Fig. 2
figure2

The modified Fig. 1a with the colored mixing cases. The preCHT samples are denoted as the empty triangles: - the nonmixing patients, - the mixing patients starting the treatment with a metabolic profile similar to that of the nonmixing group before the treatment and characterized by a weaker metabolic response than the nonmixing ones, and - the patients starting the treatment with a metabolic profile similar to the Grey patients after the treatment and characterized by a weaker metabolic response than the nonmixing ones. The corresponding postCHT samples are denoted as the full color triangles: , , – the colors have the same meaning as for the preCHT samples. Within the mixing group, except for one patient indicated by the green arrow directed from right to left, the trajectories of the metabolic changes are directed from left (preCHT) to right (postCHT), as expected

The box plot representation of the relative changes in the metabolites identified by OPLS-DA and the WSR test as important to differentiate the preCHT and postCHT samples in the mixing and non-mixing patients is presented in Fig. 3. The lipid signals are significantly increased after iCHT only in the non-mixing patients (p < 0.000, the Grey group, WSR). The Green patients start and end the treatment with the higher lipid levels as compared to the values detected for the other groups: the preCHT signal at 5.3 ppm is significantly higher (p = 0.04, KWA) than for the grey, non-mixing patients, whereas the postCHT lipid signals at 0.9 and 5.3 ppm are significantly higher than in the Red group (p = 0.011 and 0.011 respectively, KWA), however the treatment-related increase in this group is negligible. Similarly, glucose is significantly decreased after iCHT only in the non-mixing patients (p = 0.03, WSR). The decrease of alanine is significant in the Grey (p < 0.000, WSR) and Red (p = 0.03, WSR) groups, while the NAG is significantly decreased in the Grey (p = 0.005, WSR) and Green (p = 0.04, WSR) ones.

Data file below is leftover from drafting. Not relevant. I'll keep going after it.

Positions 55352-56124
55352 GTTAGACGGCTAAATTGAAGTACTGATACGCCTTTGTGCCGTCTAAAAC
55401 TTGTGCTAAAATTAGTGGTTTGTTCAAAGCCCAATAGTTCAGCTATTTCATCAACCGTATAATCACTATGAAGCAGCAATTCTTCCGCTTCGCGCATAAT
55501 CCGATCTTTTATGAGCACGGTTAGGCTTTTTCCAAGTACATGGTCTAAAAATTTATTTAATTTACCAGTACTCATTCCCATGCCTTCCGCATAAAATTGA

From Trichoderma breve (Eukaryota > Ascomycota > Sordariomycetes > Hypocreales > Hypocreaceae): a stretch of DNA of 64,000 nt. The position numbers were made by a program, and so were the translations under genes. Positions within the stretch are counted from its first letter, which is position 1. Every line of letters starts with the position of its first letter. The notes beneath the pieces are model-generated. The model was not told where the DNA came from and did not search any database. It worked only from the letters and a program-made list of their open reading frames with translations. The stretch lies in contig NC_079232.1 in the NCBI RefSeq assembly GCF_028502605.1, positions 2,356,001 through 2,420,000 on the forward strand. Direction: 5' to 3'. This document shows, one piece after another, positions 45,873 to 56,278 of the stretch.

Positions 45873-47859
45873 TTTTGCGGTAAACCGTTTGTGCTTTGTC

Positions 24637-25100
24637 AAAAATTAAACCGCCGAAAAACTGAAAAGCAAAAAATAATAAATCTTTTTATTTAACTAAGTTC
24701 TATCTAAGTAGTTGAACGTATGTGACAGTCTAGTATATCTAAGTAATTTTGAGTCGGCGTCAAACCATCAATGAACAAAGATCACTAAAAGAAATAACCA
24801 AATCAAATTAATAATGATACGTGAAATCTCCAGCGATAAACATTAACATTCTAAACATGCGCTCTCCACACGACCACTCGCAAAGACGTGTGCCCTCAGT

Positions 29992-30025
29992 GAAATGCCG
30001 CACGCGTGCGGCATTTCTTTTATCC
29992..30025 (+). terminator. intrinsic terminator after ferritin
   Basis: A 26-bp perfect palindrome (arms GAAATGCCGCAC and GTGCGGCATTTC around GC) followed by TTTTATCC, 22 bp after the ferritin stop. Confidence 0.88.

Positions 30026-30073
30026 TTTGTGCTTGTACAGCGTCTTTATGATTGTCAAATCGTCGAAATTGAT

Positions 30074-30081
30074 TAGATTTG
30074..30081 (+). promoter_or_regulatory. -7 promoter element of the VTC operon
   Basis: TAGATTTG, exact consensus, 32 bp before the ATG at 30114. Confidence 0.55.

Fig. 3
figure3

The box plot representation of the relative changes in the metabolites identified by OPLS-DA as important to differentiate the preCHT and postCHT samples. The results are presented separately for the mixing (Red, Green) and non-mixing (Grey) cases shown in Fig. 3